1 Answer 1


The reason you have to install a root CA certificate is because you don't already control a "trusted" certificate authority. This is a problem that (major) governments don't necessarily have. One risk of doing business - including business as a CA - in such countries: if the government demands the "keys to the kingdom" (the root cert that is already trusted on every device), you can't necessarily say no.

In practice, though, they mostly don't do that. It would be a a problem for everybody who doesn't want authoritarian governments reading our traffic, as most of the time, any CA can issue a cert for any site. Disabling "trusted" certs requires actions most people don't know how to take on desktop, and is impossible without rooting on mobile. People can try to just not route traffic anywhere near such countries (and hope they don't control routers outside their borders) but this would be a security disaster. It would also draw immediate and enormous international censure. So - while such attacks are certainly theoretically possible, and some (few) people use things like certificate pinning to mitigate them - in practice they don't usually happen.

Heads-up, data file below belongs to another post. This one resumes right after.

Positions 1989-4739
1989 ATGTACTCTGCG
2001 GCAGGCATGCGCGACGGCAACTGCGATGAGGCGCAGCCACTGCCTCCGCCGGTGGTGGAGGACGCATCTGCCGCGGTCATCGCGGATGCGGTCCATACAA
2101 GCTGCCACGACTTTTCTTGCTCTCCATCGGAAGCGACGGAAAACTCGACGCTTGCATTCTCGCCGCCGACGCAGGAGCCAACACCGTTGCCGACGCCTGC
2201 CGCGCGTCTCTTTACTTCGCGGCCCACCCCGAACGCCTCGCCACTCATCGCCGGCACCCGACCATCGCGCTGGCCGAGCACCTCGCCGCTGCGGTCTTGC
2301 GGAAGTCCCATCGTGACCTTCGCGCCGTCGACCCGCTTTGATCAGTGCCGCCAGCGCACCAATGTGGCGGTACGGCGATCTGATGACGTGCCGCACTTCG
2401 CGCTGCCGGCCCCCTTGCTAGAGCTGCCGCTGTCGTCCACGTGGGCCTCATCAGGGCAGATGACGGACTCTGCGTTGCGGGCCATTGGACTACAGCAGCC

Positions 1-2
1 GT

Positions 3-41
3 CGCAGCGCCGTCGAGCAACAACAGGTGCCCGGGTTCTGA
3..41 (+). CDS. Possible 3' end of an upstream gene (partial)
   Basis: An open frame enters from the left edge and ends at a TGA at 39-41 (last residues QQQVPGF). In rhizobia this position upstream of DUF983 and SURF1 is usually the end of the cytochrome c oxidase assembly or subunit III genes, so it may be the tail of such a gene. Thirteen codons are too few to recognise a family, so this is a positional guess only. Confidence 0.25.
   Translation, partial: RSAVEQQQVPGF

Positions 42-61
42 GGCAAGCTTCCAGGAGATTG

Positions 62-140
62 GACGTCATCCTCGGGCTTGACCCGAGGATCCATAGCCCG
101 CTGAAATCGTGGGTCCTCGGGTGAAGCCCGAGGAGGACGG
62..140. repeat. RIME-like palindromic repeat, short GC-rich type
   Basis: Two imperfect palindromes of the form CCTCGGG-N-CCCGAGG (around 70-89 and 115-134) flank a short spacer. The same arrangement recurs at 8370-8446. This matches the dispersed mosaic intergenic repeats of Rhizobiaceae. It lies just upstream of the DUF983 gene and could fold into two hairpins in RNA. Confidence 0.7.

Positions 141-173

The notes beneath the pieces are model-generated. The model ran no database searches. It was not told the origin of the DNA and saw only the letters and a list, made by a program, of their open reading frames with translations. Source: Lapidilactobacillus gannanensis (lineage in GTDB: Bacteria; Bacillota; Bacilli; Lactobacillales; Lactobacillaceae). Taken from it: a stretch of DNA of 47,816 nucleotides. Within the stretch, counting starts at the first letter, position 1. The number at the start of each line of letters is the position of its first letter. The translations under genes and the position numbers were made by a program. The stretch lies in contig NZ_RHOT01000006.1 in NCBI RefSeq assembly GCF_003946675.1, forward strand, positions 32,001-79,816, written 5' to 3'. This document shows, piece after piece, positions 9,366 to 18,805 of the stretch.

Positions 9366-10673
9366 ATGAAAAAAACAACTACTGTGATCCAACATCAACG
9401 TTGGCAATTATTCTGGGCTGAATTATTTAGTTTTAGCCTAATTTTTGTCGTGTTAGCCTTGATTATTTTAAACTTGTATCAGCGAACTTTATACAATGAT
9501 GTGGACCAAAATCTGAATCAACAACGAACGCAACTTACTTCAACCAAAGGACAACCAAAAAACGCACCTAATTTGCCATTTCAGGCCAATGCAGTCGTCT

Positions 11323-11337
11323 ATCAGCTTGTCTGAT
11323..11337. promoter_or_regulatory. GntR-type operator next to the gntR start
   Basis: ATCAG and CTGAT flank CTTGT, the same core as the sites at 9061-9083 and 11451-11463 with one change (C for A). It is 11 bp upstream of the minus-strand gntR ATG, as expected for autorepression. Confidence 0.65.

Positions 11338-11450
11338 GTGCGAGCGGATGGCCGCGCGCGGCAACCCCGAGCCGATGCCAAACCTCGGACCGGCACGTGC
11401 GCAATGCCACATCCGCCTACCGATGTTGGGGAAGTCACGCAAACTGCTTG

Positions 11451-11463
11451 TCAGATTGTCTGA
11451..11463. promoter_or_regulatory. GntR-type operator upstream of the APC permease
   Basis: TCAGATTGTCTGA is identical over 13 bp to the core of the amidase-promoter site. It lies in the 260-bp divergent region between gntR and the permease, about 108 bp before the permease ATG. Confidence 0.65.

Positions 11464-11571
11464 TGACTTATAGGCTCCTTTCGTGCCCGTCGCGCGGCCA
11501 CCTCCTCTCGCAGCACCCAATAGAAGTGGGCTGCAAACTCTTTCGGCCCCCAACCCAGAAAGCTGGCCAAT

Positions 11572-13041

What does happen is that, as part of doing business in the country, the authoritarian government demands the ability to monitor all your traffic at the server, after TLS termination. Or possibly they demand you do the monitoring and report stuff to them, and throw everybody in prison if you don't do it to their standards.

For services that are hosted internationally and don't comply with these requirements, the government simply blocks connections to the relevant IP addresses. You can sometimes get around this with VPNs, of course, but often only personally- or sometimes employer-operated ones; anything else, the government will realize it's being used to circumvent their monitoring/censorship, and block access to it too.